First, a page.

The Source: Cracking Down On Science Fraud
The foundation of science is tested, repeatable experiments with good data.
When people lie in science, fabricate data, the peer-review process is supposed to keep fraudsters from publishing. But as science expands it becomes more complex and the number of journals flourishes.
As a result of being treated as a business, a number of high-profile frauds are occurring, and sometimes the journals themselves are complicit.
The well-regarded journal Science ran a sting operation sending out fake data on a cancer wonder drug to 304 open-access journals, of which more than half published. John Bohannon, who ran the sting, wrote of the drug.
"In fact, it should have been promptly rejected. Any reviewer with more than a high school knowledge of chemistry and the ability to understand a basic data plot should have spotted the paper's short-comings immediately."
From the HIV vaccine that wasn't, to the massive "ring" of faux-studies that led to the unprecedented retraction of 60 journal articles, the millions of dollars spent on these studies are rarely recouped and some are calling for more sanctions to be imposed, including increased criminal penalties.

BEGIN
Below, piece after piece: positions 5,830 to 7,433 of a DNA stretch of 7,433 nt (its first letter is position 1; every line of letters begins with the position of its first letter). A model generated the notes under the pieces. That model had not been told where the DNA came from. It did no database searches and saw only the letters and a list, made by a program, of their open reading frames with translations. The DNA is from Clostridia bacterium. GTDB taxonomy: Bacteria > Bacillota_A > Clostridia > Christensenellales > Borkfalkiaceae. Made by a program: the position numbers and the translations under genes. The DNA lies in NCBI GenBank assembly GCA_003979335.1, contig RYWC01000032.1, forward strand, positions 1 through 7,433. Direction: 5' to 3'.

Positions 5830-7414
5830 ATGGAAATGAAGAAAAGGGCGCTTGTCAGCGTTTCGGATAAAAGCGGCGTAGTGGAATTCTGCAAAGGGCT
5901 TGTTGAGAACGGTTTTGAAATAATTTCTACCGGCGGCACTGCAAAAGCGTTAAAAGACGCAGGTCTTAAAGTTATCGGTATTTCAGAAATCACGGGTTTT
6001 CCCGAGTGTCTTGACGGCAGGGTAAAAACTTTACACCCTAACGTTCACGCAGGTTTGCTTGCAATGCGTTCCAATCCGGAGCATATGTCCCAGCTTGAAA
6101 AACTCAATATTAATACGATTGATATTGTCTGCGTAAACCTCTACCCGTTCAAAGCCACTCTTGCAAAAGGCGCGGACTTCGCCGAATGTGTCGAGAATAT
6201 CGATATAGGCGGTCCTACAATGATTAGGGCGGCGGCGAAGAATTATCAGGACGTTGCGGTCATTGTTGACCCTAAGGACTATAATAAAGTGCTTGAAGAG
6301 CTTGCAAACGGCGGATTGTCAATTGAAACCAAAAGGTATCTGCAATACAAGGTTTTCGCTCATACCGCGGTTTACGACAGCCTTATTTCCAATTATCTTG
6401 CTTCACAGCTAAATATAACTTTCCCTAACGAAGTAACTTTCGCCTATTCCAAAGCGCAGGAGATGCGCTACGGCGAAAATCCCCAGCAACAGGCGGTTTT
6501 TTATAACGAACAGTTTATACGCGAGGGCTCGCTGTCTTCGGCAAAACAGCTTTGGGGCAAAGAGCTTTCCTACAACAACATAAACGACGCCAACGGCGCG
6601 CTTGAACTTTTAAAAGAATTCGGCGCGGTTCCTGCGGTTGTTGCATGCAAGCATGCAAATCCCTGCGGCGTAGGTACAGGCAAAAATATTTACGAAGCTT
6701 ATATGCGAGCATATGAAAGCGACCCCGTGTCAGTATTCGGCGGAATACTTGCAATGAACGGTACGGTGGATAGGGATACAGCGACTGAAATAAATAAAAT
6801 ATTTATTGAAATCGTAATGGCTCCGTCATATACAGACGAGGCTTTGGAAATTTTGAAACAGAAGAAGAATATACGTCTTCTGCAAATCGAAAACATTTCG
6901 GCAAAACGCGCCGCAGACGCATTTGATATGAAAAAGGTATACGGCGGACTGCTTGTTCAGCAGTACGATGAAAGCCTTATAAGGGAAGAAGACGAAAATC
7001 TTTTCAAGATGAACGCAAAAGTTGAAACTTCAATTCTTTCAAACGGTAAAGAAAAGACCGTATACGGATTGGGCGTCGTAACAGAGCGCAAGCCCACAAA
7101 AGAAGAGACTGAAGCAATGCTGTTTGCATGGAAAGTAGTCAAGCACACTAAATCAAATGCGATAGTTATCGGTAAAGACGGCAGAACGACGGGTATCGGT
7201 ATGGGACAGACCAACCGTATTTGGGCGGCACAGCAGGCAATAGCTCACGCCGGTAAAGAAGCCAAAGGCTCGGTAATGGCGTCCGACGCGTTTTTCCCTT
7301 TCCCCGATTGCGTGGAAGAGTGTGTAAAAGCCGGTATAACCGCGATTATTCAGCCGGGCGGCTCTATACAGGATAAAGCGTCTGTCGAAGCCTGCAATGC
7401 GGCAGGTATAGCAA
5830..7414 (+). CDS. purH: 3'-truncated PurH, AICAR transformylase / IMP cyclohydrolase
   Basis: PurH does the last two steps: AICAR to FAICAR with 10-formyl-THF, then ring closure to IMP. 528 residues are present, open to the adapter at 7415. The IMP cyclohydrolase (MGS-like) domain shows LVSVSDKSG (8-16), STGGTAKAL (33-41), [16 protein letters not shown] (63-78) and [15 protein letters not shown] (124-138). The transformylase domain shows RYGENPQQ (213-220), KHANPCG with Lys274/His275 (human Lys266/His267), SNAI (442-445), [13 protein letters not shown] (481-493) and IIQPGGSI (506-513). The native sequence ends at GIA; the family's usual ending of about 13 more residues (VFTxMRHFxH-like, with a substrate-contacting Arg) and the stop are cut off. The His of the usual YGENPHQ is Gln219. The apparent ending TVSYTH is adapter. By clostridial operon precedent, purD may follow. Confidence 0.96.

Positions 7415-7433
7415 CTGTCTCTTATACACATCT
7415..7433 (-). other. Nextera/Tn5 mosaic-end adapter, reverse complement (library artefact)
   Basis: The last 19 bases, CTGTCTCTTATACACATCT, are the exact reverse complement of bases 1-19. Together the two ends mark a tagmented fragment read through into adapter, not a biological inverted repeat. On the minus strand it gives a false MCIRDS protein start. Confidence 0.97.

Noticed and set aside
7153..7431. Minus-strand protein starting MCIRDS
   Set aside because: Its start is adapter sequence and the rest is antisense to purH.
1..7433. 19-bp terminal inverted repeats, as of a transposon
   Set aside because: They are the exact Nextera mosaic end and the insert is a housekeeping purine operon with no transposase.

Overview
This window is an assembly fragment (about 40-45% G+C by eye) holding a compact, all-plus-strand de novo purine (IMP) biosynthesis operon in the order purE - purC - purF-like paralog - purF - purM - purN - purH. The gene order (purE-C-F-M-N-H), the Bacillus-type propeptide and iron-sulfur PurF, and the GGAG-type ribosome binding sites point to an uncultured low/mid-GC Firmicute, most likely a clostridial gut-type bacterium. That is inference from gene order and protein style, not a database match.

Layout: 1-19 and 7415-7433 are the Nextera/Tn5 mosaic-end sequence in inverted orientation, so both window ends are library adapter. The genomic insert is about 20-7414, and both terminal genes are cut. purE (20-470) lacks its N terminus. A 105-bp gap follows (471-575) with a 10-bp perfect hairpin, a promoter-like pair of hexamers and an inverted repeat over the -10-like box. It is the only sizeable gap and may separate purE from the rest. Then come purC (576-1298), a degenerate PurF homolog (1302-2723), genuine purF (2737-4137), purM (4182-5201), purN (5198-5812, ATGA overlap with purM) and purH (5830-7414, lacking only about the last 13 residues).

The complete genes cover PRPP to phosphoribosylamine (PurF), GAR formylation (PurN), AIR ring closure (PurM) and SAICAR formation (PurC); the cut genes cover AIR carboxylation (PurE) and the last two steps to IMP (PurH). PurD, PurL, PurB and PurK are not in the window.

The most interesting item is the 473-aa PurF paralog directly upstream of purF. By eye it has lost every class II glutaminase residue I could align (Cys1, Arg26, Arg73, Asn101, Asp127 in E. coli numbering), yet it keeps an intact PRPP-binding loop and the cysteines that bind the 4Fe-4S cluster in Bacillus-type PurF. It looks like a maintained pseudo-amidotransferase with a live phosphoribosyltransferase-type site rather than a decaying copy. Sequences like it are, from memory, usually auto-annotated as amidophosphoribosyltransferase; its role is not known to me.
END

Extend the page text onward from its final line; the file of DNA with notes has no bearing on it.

More than the money though, many are highlighting the impact these bad actors have on real science and the legitimacy of complex research.
The authors of RetractionWatch.com follow the issue closely and recently called for more to be done to prevent science fraud noting that studies showed that most scientists who engaged in ethical shenanigans, were still conducting research at their institutions.
- Dr. Ivan Oransky, co-founder of RetractionWatch.com, vice-president of the Association for Health Care Journalists and global editorial director for MedPage Today (@ivanoransky)
- Adam Marcus, co-founder of RetractionWatch.com and managing editor of Anesthesiology News (@armarcus)
*This is the second segment in the July 16 edition of The Source, which airs at 3 p.m. on KSTX 89.1 FM. Audio from this show will be posted by 5:30 p.m.